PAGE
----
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This article was published on April 22, 2016

Uber wants to use selfies to crack down on fake drivers

Uber wants to use selfies to crack down on fake drivers
Amanda Connolly
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Amanda Connolly

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Amanda Connolly is a reporter for The Next Web, currently based in London. Originally from Ireland, Amanda previously worked in press and ed Amanda Connolly is a reporter for The Next Web, currently based in London. Originally from Ireland, Amanda previously worked in press and editorial at the Web Summit. She’s interested in all things tech, with a particular fondness for lifestyle and creative tech and the spaces where these intersect. Twitter

There is no questioning that Uber has changed the traditional taxi industry for the better in a lot of ways. However, its alignment with fraud and questionable safety standards is something the company is still working to iron out.

One of the regions where fraud is particularly rampant for the ride sharing service in China and now the company thinks it’s cracked a way to solve it. Starting next month, a new feature on the Uber driver app in China will use facial recognition software to make sure that the person driving the car is the same person registered to do so.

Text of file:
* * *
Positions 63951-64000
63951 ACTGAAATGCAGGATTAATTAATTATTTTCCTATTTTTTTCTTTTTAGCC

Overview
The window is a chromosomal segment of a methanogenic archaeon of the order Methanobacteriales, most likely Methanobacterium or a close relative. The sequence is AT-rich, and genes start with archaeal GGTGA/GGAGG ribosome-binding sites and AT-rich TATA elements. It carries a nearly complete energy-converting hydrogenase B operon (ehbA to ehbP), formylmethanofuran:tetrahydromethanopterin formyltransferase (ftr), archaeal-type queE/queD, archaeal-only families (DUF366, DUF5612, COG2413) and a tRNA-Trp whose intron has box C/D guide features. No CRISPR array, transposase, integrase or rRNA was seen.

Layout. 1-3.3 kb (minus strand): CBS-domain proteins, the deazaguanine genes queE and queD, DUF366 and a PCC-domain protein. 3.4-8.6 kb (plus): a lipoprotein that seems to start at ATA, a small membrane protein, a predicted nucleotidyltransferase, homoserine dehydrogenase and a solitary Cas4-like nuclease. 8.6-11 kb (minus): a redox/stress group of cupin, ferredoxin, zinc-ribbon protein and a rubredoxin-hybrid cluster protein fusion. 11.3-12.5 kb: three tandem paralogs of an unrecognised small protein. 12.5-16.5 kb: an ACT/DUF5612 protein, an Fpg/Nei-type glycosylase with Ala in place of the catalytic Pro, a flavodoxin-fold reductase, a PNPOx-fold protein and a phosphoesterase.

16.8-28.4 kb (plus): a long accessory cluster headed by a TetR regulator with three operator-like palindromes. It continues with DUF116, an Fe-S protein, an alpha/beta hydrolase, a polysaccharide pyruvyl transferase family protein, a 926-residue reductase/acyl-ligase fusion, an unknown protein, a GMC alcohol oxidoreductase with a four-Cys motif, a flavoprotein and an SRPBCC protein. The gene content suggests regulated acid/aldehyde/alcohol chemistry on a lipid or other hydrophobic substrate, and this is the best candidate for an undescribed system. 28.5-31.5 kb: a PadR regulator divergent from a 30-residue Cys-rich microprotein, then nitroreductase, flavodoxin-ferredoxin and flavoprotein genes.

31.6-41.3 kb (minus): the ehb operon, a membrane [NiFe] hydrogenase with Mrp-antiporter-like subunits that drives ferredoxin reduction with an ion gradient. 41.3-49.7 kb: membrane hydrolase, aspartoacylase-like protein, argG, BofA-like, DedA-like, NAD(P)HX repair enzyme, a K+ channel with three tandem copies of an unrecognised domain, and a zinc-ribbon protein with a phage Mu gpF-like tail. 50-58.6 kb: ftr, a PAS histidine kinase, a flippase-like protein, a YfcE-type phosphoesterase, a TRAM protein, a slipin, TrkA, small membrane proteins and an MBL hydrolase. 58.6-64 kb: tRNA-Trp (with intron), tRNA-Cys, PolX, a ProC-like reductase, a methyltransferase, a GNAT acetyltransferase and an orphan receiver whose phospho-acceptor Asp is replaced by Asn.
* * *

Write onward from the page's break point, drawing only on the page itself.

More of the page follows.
When new drivers sign up to the service, the app will take a photograph of the driver’s face and then run facial recognition checks at random times to ensure it’s the right person behind the wheel.

The idea is that this will prevent people from having multiple drivers using one car and account and then splitting the revenue. This is something Uber has a particular problem with in China and I would guess elsewhere too. Just think how many times you’ve hopped into your Uber and thought the driver looked quite different to the one pictured in the app.

Uber has not said whether it will release the software in other regions but it surely would be welcomed from a passenger safety perspective.

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